The best view is from one of the side ends, where the eyes meet a tunnel of light into nothingness. A space travel should look the same, if we are to trust SciFi movies. The Norwegian artist indeed took his inspiration from Stanislaw Lem’s Solaris, and its diverse film adaptations. Only the Philips logos on the bulbs are slightly distracting.

Still in the dark follows a vanity by Chloe Piene: A silver object that at first resembling an Alien head, silver or crystal even, turns out to be a human skull balanced on the chin. As if met by death in contemplation.

It gets brighter, and more obscure, as we continue on our initiation path. Animals are a recurrent motive in “alternative worldviews” from shamanism to astrology. Jean Luc Favero’s Stag-Transformed is what it says, and yet hard to describe: Behind a metal fishnet stands a schizophrenic deer and reveals its multiple personae. The form is no longer held together by conventional rules of physics and biology, but seems to float and change continuously. We don’t know, if what is made visible here has always been there, or if it has just appeared from someplace else. A hint to simultaneous dimensions, the question of borders between inside and outside. Different states of being exist in constant movement, and aura made visible.

Further exploring those other worlds, we pass through a red tunnel or rather: red Plexiglas tent formed of pyramidal triangles that remind of a chitin exoskeleton (Charley Case: Cosmic Lodge). Inside we discover ghostly hand prints on foggy windows. This is a bad trip.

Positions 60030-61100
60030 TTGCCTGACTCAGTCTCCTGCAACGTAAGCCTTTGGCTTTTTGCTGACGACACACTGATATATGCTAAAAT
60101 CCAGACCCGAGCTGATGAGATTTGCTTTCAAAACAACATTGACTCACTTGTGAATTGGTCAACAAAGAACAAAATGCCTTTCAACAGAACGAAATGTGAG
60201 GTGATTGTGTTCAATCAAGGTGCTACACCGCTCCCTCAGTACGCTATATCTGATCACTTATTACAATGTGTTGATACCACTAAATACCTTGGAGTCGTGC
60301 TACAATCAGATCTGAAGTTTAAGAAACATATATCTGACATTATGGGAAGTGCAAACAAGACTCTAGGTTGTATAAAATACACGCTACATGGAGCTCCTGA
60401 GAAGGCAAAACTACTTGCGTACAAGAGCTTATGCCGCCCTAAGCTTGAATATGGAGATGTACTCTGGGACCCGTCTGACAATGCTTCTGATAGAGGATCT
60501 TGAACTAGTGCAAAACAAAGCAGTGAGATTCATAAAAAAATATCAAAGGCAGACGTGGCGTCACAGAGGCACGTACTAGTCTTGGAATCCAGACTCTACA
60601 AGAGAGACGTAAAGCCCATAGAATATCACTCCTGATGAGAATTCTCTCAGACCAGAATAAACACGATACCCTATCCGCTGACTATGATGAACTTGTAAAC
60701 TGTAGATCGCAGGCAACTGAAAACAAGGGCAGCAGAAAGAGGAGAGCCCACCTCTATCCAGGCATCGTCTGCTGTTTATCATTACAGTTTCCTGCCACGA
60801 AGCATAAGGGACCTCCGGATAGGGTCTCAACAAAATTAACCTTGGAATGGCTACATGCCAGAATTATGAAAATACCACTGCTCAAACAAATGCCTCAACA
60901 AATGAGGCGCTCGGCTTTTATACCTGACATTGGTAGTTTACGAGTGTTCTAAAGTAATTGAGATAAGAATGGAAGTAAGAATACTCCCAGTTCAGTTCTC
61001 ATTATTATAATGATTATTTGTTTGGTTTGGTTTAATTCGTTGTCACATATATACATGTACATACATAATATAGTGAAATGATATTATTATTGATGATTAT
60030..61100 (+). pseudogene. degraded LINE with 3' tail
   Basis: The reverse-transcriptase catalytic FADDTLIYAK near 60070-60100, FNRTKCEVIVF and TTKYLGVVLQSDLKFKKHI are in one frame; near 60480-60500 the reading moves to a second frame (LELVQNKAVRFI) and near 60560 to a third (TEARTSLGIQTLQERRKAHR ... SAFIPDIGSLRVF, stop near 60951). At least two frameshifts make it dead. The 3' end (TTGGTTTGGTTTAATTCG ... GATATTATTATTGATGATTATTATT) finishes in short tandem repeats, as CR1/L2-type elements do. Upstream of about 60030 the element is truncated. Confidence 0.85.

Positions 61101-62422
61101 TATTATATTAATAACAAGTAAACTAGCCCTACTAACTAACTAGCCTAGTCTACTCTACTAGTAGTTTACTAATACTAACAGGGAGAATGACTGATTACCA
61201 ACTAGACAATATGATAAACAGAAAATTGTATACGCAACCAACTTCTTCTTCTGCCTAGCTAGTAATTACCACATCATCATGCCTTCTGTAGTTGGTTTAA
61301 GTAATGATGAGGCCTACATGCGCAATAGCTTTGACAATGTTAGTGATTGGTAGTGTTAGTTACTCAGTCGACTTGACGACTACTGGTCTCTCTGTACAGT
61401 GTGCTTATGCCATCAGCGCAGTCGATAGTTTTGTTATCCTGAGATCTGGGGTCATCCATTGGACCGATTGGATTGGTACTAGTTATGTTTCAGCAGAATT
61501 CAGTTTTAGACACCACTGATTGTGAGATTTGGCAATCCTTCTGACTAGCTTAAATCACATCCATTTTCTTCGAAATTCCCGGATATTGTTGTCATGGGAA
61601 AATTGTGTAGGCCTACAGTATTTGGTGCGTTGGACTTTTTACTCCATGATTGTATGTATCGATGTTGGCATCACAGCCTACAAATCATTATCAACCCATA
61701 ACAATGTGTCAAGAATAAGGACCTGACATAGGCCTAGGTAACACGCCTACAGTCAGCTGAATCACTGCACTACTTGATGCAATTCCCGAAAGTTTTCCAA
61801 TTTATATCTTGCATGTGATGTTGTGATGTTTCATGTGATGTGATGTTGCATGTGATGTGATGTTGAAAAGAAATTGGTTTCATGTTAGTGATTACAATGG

The passage leads to a room with sculptures and Surrealist Impressionist paintings of astral bodies and visionary entities by Vidya Gastaldon. Her totem pole features such details as drawers with eye handles, human feet, a basket of eggs of which one is broken, a large free-floating eye, and a palm branch for a crown. Abraxas visits America.

Another French artist, Basserode adds another sculpture: The skeleton of a mutant rat, or whale, with a tulip shaped “skull” in a steam bath implies the invisible might only be hidden behind outer layers. Maybe the whole is organic, and the cosmos a living being floating through time and other illusions.

We might play a bit with the terms here: “Invisible” in the strictest sense means not to be perceived by the eye. This can either mean “hidden” by another object blocking the sight (like skin and flesh cover a skeleton), or a quality that is per se unperceivable by the eye (sound, ...). The “Astral” adds two more options: not only invisible to the eye, but to all senses, yet existent in different realms of reality - or existing exclusively as a an idea, a concept, a potency (the stag could hint into this direction). For the believer, a spiritual entity has reality, but is it an inherent quality of the perceived, or a reality exclusive to selected minds?